2

Q-learning uses an exploratory policy, derived from the current estimate of the $Q$ function, such as the $\epsilon$-greedy policy, to select the action $a$ from the current state $s$. After having taken this action $a$ from $s$, the reward $r$ and the next state $s'$ are observed. At this point, to update the estimate of the $Q$ function, you use a target ...


1

TD($\lambda$) can be thought of as a combination of TD and MC learning, so as to avoid to choose one method or the other and to take advantage of both approaches. More precisely, TD($\lambda$) is temporal-difference learning with a $\lambda$-return, which is defined as an average of all $n$-step returns, for all $n$, where an $n$-step return is the target ...


1

The $\epsilon$-greedy policy is a policy that chooses the best action (i.e. the action associated with the highest value) with probability $1-\epsilon \in [0, 1]$ and a random action with probability $\epsilon $. The problem with $\epsilon$-greedy is that, when it chooses the random actions (i.e. with probability $\epsilon$), it chooses them uniformly (i.e. ...


1

Your are correct that epsilon in epsilon-greedy and temperature parameter in the "softmax distribution" are different parameters, although they serve a similar purpose. The original author of the code has taken a small liberty with variable names in the select_action method in order to use just one simple name as a positional argument. Should the ...


1

What's the difference between the two terms? Don't they mean the same thing? They mean different things, and can occur in any combination. A known, deterministic environment This is an environment where the researcher knows how to calculate all the transitions in advance of observing them, and the transition from state $s$ given action $a$ is always to ...


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You have a simple mistake in your TD Error function: TD_error = reward + gamma * max(Q[next_state]) - Q[state][action] You have made Q[next_state] a Python dict, so this will take the maximum key which is 3 for all your Q table entries. This is why you end up with values very close to 3 at the end, which is impossible for your problem, the maximum return ...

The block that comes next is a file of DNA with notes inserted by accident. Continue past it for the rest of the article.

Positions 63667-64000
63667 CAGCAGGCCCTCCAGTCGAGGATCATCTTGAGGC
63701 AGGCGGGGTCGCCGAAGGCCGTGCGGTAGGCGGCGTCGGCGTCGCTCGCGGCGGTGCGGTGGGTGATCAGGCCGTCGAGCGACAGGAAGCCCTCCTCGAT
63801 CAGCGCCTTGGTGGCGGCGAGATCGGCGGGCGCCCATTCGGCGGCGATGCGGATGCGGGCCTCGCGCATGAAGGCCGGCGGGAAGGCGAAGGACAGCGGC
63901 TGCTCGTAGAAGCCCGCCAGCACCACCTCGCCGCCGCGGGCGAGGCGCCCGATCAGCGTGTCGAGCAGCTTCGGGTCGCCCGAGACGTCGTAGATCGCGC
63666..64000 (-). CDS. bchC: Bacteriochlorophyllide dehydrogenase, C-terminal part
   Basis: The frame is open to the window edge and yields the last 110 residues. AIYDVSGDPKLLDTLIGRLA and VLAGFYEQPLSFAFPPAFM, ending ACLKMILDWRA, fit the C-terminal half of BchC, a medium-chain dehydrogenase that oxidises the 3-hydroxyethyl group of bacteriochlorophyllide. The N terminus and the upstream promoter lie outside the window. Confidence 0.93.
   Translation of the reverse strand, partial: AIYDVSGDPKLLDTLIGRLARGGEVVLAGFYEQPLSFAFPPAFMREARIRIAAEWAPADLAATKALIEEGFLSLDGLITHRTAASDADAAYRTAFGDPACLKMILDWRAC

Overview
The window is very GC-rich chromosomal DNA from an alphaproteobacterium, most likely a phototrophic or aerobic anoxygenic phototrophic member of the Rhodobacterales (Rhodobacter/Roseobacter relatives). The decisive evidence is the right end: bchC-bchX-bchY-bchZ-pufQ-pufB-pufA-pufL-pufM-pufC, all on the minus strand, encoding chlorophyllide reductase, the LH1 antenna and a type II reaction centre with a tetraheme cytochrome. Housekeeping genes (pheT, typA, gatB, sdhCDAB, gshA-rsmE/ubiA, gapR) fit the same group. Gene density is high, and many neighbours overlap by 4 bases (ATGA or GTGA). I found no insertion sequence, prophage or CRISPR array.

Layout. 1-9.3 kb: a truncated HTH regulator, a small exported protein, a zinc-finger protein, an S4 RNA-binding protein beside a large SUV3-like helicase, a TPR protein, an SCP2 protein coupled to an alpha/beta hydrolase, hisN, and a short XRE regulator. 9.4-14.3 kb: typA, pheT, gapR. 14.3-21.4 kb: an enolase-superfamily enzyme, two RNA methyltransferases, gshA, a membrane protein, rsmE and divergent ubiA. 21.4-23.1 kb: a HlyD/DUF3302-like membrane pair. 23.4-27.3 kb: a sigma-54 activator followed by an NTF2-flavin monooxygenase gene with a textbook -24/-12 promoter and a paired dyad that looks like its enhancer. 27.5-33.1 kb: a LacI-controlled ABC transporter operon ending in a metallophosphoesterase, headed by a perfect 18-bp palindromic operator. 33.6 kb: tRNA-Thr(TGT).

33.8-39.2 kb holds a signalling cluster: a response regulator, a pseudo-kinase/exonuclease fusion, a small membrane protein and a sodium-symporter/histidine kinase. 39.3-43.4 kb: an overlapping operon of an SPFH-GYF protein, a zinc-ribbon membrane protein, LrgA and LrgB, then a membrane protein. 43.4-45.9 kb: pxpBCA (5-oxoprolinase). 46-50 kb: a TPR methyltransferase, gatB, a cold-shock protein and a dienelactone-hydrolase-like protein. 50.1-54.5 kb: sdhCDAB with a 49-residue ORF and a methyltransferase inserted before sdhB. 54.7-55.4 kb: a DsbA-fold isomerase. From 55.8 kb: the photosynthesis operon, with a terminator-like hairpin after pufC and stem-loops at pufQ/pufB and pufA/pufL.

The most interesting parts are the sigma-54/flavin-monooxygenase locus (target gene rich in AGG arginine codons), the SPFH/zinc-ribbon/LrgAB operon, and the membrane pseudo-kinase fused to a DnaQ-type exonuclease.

1

I thought about my input-layer. I had the 500 states one hot encoded. So 499 of every input node would be 0. And 0 is very bad in an neural network. I tried the same code with the "CardPole-v0" and it worked. So think about your input guys


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It is quite common in DQN to instead of having the neural network represent function $f(s,a) = \hat{q}(s,a,\theta)$ directly, it actually represents $f(s)= [\hat{q}(s,1,\theta), \hat{q}(s,2,\theta), \hat{q}(s,3,\theta) . . . \hat{q}(s,N_a,\theta)]$ where $N_a$ is the maximum action, and the input the current state. That is what is going on here. It is ...


1

I would like to point out this paper: https://arxiv.org/pdf/1712.00378.pdf, that answers exactly that question. We then showed that, when learning policies for time-unlimited tasks, it is necessary for correct value estimation, to continue bootstrapping at the end of the partial episodes when termination is due to time limits, or any early termination ...


1

One important consideration here: in the last decade or two the machine learning and artificial intelligence fields, which contains the majority of reinforcement learning work as subfields, consider conferences to be the more impactful publishing venues. The particular venue a researcher chooses depends on the data and/or application domain of your use of ...